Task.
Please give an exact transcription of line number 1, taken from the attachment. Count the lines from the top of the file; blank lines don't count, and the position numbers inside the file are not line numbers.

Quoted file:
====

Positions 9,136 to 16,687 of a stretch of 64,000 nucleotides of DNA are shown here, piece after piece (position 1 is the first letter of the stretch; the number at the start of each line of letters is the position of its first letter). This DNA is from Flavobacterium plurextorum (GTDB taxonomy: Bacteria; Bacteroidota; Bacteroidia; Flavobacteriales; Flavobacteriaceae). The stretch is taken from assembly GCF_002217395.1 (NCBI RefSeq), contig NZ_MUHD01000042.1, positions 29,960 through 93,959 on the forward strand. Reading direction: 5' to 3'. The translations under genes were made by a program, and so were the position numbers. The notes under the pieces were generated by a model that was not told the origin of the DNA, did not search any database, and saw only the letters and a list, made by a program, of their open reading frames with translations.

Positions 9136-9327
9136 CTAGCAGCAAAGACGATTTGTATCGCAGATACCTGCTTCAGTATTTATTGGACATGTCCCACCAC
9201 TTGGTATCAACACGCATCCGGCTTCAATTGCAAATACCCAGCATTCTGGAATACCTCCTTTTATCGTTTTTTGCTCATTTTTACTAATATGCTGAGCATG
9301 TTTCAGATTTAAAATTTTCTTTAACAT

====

Positions 9,136 to 16,687 of a stretch of 64,000 nucleotides of DNA are shown here, piece after piece (position 1 is the first letter of the stretch; the number at the start of each line of letters is the position of its first letter). This DNA is from Flavobacterium plurextorum (GTDB taxonomy: Bacteria; Bacteroidota; Bacteroidia; Flavobacteriales; Flavobacteriaceae). The stretch is taken from assembly GCF_002217395.1 (NCBI RefSeq), contig NZ_MUHD01000042.1, positions 29,960 through 93,959 on the forward strand. Reading direction: 5' to 3'. The translations under genes were made by a program, and so were the position numbers. The notes under the pieces were generated by a model that was not told the origin of the DNA, did not search any database, and saw only the letters and a list, made by a program, of their open reading frames with translations.